I don't think anyone is trying to derail your question. Looks like pepple have a different concept of what to look for in a dog when you want to define the perfect specimen.
Let's see: The perfect specimen doesn't exist, and if your breeders are serious they know that as a definition of breeding. Most of the dogos any common breeder could "rank" would be ranked because of what they've shown in the show-ring, more so because many breeders don't hunt and EVEN if they do, they are exposed to a limited amount of dogs. Any show you go, you get to see 60, 70 dogos at least, and you have several shows a year. Most people I know have hunted with a comparatively smaller amount of dogs. And IMO, no doubt: Form follwos function. You want a name? The late Torcuato De La Vieja Diana was a good dog, form-wise (though he did have areas for improvement), and had lots of temperament; would engage any animal. That's as fas as I can tell. I never had the chance of hunting him, so I don't know whether he was a good finder; good with cattle, a 6-hour dog or an 8 or 12 hour-dog; whether he was good at catching wind changes or anticipating boars running donwind or laying down; whether he was smart in the hunt or not. Guess you would have to ask his former owner.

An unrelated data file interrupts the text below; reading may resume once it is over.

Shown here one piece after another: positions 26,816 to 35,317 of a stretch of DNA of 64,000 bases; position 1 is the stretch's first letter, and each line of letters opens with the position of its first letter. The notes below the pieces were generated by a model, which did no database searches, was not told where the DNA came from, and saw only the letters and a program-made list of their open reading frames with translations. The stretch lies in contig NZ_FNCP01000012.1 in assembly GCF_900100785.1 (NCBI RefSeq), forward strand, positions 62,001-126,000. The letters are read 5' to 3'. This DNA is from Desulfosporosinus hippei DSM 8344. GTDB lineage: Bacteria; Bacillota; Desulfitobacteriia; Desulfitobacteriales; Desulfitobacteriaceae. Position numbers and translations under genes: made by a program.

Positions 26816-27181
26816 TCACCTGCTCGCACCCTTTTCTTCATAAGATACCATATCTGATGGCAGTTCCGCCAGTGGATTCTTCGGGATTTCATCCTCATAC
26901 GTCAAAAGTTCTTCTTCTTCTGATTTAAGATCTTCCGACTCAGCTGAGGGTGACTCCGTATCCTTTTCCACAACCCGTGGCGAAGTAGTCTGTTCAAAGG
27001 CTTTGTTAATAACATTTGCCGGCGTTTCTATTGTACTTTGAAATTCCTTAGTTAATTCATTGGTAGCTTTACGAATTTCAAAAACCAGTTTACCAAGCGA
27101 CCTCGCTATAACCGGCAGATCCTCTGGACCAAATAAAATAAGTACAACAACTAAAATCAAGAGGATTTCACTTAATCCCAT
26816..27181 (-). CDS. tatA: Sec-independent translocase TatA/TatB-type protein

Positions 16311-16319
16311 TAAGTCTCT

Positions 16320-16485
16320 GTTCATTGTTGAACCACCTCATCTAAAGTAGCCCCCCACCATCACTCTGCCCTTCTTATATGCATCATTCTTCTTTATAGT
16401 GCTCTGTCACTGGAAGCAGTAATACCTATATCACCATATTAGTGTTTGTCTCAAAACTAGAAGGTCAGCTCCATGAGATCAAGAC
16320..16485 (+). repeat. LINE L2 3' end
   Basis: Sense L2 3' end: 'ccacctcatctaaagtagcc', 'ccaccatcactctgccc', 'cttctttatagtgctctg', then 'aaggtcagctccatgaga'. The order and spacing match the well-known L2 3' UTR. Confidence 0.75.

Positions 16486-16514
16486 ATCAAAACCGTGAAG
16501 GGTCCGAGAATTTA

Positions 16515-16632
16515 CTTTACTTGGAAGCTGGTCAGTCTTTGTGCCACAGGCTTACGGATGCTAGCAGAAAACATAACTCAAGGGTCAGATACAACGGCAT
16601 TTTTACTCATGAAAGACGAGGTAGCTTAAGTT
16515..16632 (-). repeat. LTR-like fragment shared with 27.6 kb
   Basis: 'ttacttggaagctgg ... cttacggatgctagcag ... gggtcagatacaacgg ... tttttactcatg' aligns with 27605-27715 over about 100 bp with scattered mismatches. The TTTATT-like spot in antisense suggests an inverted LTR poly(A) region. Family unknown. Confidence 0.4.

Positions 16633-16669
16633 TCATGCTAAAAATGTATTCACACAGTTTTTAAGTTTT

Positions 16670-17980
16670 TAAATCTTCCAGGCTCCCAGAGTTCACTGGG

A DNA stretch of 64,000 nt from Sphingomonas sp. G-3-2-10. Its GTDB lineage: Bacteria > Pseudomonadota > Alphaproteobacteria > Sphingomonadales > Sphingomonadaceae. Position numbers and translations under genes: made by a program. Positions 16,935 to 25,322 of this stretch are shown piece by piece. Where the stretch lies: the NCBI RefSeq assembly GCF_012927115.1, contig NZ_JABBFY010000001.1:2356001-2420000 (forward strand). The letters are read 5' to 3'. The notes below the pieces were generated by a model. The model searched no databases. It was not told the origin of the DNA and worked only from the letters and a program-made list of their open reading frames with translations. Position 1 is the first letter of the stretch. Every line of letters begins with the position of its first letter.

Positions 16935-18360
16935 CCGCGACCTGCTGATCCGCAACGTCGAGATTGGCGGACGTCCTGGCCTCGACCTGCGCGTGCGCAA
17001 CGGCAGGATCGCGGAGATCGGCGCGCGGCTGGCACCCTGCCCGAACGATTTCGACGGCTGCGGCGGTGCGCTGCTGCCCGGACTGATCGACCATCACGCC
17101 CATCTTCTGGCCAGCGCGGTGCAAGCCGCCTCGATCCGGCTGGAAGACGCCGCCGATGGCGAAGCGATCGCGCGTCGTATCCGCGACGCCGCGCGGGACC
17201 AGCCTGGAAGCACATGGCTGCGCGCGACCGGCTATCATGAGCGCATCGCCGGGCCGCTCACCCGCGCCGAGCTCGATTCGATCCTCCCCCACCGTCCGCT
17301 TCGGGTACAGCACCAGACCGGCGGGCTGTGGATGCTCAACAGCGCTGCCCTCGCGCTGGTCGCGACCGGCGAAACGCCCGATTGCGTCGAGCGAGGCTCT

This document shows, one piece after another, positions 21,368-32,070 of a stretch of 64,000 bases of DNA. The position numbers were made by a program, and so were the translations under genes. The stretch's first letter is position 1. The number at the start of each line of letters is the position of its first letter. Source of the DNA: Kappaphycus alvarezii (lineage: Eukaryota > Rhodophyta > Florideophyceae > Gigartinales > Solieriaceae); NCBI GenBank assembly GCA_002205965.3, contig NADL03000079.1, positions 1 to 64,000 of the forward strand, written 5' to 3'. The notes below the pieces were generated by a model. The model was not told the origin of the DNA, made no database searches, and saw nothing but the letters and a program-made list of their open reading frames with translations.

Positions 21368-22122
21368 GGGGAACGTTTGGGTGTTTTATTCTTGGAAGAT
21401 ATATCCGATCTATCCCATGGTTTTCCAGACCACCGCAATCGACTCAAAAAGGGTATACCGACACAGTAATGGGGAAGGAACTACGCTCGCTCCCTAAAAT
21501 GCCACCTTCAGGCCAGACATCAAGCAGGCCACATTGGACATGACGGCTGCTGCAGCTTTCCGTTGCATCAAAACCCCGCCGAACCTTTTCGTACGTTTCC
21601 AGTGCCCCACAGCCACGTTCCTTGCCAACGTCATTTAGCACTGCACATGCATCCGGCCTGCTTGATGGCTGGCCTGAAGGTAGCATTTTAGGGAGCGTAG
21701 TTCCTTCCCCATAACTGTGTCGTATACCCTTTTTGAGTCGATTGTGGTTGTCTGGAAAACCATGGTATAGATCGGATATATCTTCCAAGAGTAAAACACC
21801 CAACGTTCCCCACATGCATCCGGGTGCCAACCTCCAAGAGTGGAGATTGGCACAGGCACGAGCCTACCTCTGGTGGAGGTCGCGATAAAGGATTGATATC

Like I have said to you, as long as it meets the standard, it's ok to me, form-wise. Then it is all "´ntangibles": heart, drive, brains, nose, stamina, docility, etc.
The most "perfetc" Dogo I have ever met? Allen...
Would he have won a contest? No. Does anyone in the world knows about him? No. Was everyone ready to appreciate the utter finesse in his work? Another No. But for those of us who could, he was like an old French Bordeaux...better with every sip. Ask Howard; he met him years ago.
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